- posted 02-23-2002 03:47 PM      Profile for Steve Kraus     Send New Private Message       Edit/Delete Post 
Not really a technical comment but as we're on the topic of digital projection, AMC, and suck screens, I was going to take a peek into Return to Neverland running in DLP last night at the AMC Gigaplex while awaiting another show and was surprised to see the room vacant after the 7pm show had let out. I guess Buena Vista doesn't allow splitting a screen but you'd think they'd have had a 9:xx PM show. They had late shows with it on film on another screen. Strange they wouldn't want to crank out another DLP showing.

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David Baum
Film Handler

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From: Brussels, Belgium
Registered: Aug 2000


 - posted 02-23-2002 06:16 PM      Profile for David Baum     Send New Private Message       Edit/Delete Post 
hi

do any of you have experience with HARKNESS HALL PM180+ microperforated screens (0.5mm diameter) ? what is the holes arrangement ( delta or square ) ?

they say these are good for close viewing, up to 2meters.
Don Stewart ( but this is about home theater screens ) says that 1280x720 or XGA projectors must be used with screens of 92" or larger ( diagonal ) to avoid the "moiré" patterns created by interraction between pixels and holes.
thanks

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Steve Guttag
We forgot the crackers Gromit!!!

Posts: 12814
From: Annapolis, MD
Registered: Dec 1999


 - posted 02-24-2002 12:19 AM      Profile for Steve Guttag   Email Steve Guttag   Send New Private Message       Edit/Delete Post 
I'm sure you meant the MP (microperf)

The HH microperf is a bit odd in it's arrangement...is it dense in one dimesion be regular spacing in the other (looks kinda like stripes). The perf size is tiny though, especially as compared to conventional perforations.

The next smaller version I believe you mentioned was the plus as in MP plus...now that has a standard delta formation but it looks more like a scrim. The perfs are very tiny and they disappear when one is only but a few feet away. However, you better not have anything even remotely reflective behind the screen because it would be almost translucent.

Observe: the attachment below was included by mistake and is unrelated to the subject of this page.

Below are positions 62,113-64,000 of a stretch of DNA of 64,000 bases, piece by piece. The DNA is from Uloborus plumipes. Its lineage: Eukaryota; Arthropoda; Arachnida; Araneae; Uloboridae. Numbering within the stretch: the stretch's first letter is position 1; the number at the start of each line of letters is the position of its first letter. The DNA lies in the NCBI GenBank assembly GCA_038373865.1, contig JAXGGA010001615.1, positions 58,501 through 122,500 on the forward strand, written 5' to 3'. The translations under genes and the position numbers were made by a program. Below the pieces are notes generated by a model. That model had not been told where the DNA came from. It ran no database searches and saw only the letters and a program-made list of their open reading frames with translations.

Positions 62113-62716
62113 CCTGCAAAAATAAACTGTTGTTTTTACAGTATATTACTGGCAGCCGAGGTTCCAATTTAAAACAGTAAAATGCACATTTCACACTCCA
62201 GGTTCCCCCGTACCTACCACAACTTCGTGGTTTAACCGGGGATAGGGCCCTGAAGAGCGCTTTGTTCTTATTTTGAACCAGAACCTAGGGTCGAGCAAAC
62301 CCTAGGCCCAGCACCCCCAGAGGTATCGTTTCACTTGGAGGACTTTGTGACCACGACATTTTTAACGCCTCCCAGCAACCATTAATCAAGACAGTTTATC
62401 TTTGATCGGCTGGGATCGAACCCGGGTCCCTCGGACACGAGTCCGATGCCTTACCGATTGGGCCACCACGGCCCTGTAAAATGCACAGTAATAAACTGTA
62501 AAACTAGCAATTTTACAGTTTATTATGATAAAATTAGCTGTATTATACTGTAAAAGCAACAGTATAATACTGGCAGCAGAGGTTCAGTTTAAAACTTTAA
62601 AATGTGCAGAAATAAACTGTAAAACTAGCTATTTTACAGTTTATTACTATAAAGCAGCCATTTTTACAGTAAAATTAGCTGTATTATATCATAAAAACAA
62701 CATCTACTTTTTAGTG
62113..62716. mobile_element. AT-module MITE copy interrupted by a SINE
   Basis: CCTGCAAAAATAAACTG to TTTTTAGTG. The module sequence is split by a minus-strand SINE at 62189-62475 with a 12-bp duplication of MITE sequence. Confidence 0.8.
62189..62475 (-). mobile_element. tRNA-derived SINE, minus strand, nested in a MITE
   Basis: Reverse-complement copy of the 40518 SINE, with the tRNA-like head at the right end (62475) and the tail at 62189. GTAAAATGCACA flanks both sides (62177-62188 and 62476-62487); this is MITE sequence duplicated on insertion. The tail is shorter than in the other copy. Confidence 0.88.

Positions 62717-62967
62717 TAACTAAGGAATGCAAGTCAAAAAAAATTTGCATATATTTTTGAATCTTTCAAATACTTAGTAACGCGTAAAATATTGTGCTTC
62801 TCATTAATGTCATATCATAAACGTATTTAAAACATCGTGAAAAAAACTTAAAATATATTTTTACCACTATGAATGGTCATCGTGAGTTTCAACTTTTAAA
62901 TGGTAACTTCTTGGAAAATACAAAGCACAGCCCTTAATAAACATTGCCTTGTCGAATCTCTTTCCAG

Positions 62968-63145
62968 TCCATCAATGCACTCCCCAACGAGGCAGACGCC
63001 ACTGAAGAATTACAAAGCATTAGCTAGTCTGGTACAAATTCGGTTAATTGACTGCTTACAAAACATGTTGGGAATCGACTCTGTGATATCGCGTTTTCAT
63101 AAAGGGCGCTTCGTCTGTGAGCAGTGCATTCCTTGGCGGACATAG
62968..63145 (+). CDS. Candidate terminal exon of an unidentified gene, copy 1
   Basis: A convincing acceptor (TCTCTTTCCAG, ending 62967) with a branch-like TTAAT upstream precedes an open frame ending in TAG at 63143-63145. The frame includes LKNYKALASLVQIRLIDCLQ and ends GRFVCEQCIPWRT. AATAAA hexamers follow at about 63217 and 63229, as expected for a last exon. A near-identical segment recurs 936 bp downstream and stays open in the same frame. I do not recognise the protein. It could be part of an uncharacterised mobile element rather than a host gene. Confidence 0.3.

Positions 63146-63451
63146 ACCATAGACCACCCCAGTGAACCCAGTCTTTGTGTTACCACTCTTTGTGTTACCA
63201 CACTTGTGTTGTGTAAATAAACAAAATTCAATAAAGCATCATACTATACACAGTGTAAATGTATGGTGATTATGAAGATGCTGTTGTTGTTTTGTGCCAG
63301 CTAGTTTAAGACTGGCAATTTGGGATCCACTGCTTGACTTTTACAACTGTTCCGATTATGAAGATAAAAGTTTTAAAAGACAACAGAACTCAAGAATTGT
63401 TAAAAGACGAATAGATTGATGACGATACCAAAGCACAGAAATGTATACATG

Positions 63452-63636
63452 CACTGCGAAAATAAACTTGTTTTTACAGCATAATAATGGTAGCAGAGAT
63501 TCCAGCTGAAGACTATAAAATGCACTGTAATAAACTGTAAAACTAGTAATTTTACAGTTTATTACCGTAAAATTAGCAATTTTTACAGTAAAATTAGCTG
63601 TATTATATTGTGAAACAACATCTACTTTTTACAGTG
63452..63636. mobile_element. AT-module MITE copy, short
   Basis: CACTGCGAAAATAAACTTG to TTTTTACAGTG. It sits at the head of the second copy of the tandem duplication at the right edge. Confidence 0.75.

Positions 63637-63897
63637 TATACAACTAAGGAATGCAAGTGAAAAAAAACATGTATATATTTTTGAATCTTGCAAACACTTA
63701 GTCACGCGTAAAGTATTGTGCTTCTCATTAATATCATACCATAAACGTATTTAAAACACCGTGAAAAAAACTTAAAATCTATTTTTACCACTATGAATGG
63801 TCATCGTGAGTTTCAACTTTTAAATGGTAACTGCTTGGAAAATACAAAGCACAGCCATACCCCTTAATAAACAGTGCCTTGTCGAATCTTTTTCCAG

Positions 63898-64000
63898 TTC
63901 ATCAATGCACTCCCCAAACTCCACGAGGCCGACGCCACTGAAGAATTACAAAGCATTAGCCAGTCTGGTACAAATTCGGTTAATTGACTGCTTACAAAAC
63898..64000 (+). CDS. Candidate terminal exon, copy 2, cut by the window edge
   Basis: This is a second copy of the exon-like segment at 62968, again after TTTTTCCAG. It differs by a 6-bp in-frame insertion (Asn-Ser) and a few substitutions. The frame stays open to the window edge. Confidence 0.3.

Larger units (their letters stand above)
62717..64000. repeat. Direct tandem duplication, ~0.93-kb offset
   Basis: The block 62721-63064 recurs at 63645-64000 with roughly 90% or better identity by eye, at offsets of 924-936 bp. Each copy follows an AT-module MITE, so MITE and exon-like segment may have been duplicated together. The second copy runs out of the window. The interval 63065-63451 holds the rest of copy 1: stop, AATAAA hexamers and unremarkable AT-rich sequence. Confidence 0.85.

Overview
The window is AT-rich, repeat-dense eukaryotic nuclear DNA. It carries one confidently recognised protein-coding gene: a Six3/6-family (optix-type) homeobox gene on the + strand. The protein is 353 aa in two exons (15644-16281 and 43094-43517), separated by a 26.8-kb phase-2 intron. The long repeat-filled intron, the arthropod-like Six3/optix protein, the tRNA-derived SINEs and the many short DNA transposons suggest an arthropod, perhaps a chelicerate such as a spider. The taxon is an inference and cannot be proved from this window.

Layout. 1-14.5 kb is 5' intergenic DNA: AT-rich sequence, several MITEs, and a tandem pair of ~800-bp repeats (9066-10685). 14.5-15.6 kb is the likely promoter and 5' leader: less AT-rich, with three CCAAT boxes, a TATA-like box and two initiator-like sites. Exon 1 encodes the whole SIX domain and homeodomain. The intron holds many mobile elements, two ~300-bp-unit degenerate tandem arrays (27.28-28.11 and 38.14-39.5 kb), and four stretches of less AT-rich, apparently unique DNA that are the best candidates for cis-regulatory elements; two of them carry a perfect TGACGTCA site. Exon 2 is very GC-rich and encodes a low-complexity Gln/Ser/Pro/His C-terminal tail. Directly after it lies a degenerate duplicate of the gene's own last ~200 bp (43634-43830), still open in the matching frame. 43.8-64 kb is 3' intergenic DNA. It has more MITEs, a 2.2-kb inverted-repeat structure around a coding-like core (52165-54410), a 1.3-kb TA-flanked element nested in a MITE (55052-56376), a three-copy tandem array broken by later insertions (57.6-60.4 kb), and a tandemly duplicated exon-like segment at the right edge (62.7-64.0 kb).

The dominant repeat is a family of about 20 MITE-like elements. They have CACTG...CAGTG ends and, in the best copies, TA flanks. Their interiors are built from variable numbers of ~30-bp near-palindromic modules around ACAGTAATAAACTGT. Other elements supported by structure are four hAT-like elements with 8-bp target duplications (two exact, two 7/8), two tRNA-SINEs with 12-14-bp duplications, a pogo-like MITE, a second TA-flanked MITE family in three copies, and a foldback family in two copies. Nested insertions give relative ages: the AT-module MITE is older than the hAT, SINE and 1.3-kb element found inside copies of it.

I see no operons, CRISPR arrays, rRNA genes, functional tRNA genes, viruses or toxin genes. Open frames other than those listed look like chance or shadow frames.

Next week, I'm going to be doing some experiments with the mini-perf screens so I might be able to provide some more information.

I can say watch out for the MDI mini-perf...while the holes are indeed smaller than the standard perf, they tend to stand out and have a very odd pattern (not likely to morie) but are way too visible for close viewing...I can see the perfs at 20 feet away...it is almost like they high-lighted the perfs despite them being about 50% of the size of normal screen perforations.

Steve

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"Old projectionists never die, they just changeover!"

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David Baum
Film Handler

Posts: 90
From: Brussels, Belgium
Registered: Aug 2000


 - posted 02-24-2002 04:40 AM      Profile for David Baum     Send New Private Message       Edit/Delete Post 
hi Steve


MDI mini perf ?

yeah, I meant MP.

cheers

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Carl Martin
Phenomenal Film Handler

Posts: 1424
From: Oakland, CA, USA
Registered: Feb 2002


 - posted 02-24-2002 06:14 AM      Profile for Carl Martin   Author's Homepage   Email Carl Martin   Send New Private Message       Edit/Delete Post 
i consistently see perfs from 20' away in brighter scenes. across the board, not just in one theater. of course it's worse on small screens in small auditoriums. i've sat in the back row and seen perfs. for a smaller theater i'd much rather get rid of them. if speakers were paired above and below the screen, wouldn't they average to an apparent source somewhere between them on the screen?

carl

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Gordon McLeod
Film God

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From: Toronto Ontario Canada
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 - posted 02-24-2002 01:01 PM      Profile for Gordon McLeod   Email Gordon McLeod   Send New Private Message       Edit/Delete Post 
That averaging would only occur for a small percentage of seats